Only one alternate example necessary here. Difficult to determine whether this one's been restored or not...


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 Post subject: Re: Alternative Examples of the Reading's Postwar Paint Colo
PostPosted: Sun Dec 22, 2019 12:33 pm 

Joined: Fri Dec 13, 2019 1:53 pm
Posts: 210
Location: Annville, PA
Before I post up the associated chips page, I'll take this time to remind everyone concerned that Reading locomotives in any shape or form were never, ever any shade of orange. Like our 45th President of these great United States of America, Reading engines only appear orange on camera, especially if a slight bit of "overprocessing" happens to take place afterward. LOL

Like the green chip page I attached over in Eric's thread, here's a photo taken outside in the sun about quarter after ten in the morning with my good ol' trusty Canon A40. 93-1226, Diamond Truck Yellow, is also the CNW's Traditional Yellow as well as the original yellow applied to the Western Pacific's FT's...


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Last edited by NVPete on Sun Dec 22, 2019 1:20 pm, edited 1 time in total.
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 Post subject: Re: Alternative Examples of the Reading's Postwar Paint Colo
PostPosted: Sun Dec 22, 2019 12:45 pm 

Joined: Fri Dec 13, 2019 1:53 pm
Posts: 210
Location: Annville, PA
Now, watch what occurs to these chips when scanned with my HP Photosmart C4180 All-in-One, especially the three shades of imitation gold, 93-242, 93-1290, and 93-5607...


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 Post subject: Re: Alternative Examples of the Reading's Postwar Paint Colo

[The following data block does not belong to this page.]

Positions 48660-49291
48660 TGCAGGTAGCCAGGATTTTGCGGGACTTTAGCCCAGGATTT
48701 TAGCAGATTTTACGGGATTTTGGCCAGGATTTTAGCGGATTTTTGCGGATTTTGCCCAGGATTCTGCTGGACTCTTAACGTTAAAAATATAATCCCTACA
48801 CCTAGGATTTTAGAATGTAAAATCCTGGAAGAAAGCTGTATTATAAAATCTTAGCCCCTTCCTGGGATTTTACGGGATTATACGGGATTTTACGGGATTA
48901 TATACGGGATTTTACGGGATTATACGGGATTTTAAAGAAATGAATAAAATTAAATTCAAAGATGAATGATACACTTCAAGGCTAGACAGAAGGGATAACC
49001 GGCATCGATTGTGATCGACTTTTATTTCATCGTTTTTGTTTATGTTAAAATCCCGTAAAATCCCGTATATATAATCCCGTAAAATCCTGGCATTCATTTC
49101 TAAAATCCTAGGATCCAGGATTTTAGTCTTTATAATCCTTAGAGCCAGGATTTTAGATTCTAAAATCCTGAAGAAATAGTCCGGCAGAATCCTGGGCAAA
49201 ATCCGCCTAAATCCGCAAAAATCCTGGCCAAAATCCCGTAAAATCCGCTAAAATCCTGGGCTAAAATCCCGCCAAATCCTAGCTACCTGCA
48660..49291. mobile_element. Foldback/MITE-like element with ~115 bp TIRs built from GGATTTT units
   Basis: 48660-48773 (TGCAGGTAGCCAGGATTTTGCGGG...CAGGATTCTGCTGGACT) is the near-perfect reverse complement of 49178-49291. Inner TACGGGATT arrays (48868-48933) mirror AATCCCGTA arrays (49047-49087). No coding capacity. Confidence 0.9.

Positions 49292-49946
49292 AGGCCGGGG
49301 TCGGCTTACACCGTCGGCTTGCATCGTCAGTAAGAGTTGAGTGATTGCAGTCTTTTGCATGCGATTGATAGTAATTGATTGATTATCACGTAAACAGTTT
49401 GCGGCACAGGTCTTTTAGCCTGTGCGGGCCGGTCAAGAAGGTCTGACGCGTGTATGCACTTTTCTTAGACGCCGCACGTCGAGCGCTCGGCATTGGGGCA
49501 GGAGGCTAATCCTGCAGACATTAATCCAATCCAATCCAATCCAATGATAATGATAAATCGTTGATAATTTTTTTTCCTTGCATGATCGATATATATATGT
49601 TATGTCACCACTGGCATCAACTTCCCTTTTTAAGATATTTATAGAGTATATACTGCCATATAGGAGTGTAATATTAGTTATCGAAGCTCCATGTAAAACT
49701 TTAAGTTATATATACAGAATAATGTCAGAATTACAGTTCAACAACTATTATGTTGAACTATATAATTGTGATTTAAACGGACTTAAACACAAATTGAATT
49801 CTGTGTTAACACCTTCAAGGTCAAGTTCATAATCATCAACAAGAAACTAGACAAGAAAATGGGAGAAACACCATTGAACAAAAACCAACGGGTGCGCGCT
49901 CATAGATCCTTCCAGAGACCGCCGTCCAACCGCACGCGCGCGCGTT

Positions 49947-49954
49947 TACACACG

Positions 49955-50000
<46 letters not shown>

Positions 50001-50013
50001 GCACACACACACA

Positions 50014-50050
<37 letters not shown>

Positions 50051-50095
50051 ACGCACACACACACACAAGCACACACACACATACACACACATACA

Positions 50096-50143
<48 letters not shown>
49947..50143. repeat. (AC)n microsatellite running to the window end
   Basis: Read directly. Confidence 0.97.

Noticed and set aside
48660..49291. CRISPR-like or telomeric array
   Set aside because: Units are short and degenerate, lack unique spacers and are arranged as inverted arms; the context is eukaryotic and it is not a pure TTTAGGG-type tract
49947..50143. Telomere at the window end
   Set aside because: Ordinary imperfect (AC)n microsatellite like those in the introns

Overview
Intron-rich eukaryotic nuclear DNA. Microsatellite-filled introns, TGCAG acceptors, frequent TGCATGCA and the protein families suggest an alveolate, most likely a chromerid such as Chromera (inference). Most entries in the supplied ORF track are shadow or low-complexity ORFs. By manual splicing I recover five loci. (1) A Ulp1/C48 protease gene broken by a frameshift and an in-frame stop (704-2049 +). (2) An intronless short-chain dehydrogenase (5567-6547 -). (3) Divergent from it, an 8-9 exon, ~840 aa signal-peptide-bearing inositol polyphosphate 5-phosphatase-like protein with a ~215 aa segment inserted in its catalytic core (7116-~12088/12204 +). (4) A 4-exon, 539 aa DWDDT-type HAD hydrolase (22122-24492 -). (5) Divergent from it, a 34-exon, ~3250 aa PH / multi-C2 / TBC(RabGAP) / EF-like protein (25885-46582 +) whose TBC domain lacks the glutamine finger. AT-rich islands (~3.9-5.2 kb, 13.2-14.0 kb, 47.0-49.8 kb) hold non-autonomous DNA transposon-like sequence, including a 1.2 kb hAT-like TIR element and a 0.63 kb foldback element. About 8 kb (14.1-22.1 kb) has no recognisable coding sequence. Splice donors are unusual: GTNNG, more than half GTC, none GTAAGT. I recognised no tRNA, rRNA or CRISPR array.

PostPosted: Sun Dec 22, 2019 1:14 pm 

Joined: Fri Dec 13, 2019 1:53 pm
Posts: 210
Location: Annville, PA
Well, that pretty much explains that so without further adieu, I'm pleased to present the holy grail, the golden fleece, the 1962 yellow, for all the members of the Reading community (along with the Spokane, Portland, and Seattle folks) across the country and even worldwide...

https://paintref.com/cgi-bin/paintdetai ... nt=93-1290

Darn GMC's everywhere!!!...


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Last edited by NVPete on Sun Dec 22, 2019 2:22 pm, edited 1 time in total.
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 Post subject: Re: Alternative Examples of the Reading's Postwar Paint Colo
PostPosted: Sun Dec 22, 2019 2:08 pm 

Joined: Fri Dec 13, 2019 1:53 pm
Posts: 210
Location: Annville, PA
Here are the codes for the other two shades. Not much there yet for 93-5607...

https://paintref.com/cgi-bin/paintdetai ... nt=93-5607

http://paintref.com/cgi-bin/paintdetail.cgi?dupont=242

At this point, I'm still attempting to confirm whether or not the Reading used either the darker or lighter imitation gold in any applications but until then, here's an alternative example of each. Is the darker shade that Grande Gold/Duco Orange color? It just might be. As far as the lighter shade goes, I knew I could work a real truck into this thread somehow... LOL


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 Post subject: Re: Alternative Examples of the Reading's Postwar Paint Colo
PostPosted: Sun Dec 22, 2019 3:54 pm 

Joined: Fri Dec 22, 2017 6:47 pm
Posts: 416